How to crate train your puppy

A small brown puppy lying in their bed next to a crate

Puppies, adults, and seniors all benefit from crate training. There’s a common misconception that a crate is a cage meant for controlling or punishing your pet, but in reality, crates take advantage of your puppy’s natural denning instinct and provide a safe, enclosed space. They can be used to enforce nap time and calm down overstimulated puppies. Your dog should ultimately view their crate as a private bedroom that they can relax in.

Tips for crate training

  • Feed your puppy’s meals in the crate. This creates a positive association with the crate. If you have multiple dogs or pets, feeding your puppy in their crate allows them to relax and enjoy their meal, secure in the knowledge that they don’t have to defend it.
  • Play crate games. You might have a training goal in mind–making the crate a fun place to hang out in–but your dog only knows that they’re having a good time.
  • Hide surprises in the crate. Once your dog figures out that the crate spontaneously generates treats and toys, they’ll be more likely to enter and investigate on their own.
  • Follow a schedule. Dogs love consistency and routine. If you regularly crate your puppy after a long walk, they’ll adjust to the routine and seize the opportunity for a nap.
  • Keep crate time appropriate for your dog’s age and activity level. Dogs aren’t meant to be crated all day. Make sure your puppy is getting plenty of play, training, and interaction throughout the day.

Suggested equipment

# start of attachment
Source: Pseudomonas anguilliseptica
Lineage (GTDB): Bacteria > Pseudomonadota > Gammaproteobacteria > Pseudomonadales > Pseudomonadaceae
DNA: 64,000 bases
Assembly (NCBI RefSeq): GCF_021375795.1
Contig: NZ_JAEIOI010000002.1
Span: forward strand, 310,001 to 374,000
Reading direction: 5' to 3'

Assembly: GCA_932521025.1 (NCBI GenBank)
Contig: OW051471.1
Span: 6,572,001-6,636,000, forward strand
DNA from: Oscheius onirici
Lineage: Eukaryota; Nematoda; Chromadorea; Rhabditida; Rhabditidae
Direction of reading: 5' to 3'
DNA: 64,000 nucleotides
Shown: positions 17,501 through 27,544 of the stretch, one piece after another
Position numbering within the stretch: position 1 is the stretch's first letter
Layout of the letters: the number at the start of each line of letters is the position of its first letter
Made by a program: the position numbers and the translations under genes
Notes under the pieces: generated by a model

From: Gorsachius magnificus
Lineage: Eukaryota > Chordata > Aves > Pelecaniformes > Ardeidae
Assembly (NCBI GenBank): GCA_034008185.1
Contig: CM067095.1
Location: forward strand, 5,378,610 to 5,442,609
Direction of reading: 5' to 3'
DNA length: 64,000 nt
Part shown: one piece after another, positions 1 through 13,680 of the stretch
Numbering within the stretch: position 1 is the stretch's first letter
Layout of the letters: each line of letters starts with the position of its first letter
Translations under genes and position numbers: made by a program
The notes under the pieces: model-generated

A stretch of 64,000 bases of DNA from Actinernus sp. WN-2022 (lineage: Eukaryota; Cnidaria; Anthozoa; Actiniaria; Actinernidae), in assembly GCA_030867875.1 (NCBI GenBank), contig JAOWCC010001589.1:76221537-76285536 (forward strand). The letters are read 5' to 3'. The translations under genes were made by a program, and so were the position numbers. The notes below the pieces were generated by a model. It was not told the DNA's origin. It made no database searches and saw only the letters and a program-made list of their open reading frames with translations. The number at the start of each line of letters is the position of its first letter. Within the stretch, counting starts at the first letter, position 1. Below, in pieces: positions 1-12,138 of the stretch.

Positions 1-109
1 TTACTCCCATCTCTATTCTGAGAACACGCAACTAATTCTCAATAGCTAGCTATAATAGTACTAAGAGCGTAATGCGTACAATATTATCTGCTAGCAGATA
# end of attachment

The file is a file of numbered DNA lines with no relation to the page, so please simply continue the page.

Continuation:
• Kongs (filled with food and frozen)
  • Long-lasting chews
  • Crate attachments
  • Treats and kibble

Why you should crate train your puppy

Your puppy may need to be crated for the vet, the groomer, car rides, or kennels. If your puppy is trained to view the crate as a welcome place, they are more likely to relax and be less stressed overall. Some pet owners benefit from turning the crate into a mobile safe place that helps their dogs settle in new environments.

Crates are also used to aid in house-training. Your puppy is naturally averse to soiling their sleeping area and will bark, whine, or scratch to let you know they want out of their crate to go potty.

If your dog is ever injured, your vet may prescribe crate rest until the injury heals. And in an emergency situation, if your dog has been trained to view their crate as a safe space, they are more likely to retreat to it, making them easier to locate and evacuate.

Gentle Beast offers online training courses led by pet behavior expert Alex Sessa, CPDT-KA. Our Crate Training course helps you get your puppy used to their new crate and sets you both up for a lifetime of success.

About the Author

A picture of Melody smiling towards the camera
Melody Lee
Contributing Writer

Melody Lee is a contributing writer for Gentle Beast, and is a CPDT-KA dog trainer. She lives in Manhattan with two feral cats, Littlepip and Alphonse, that tolerate her clicker training attempts. One day, her cats might let her adopt a dog of her own.

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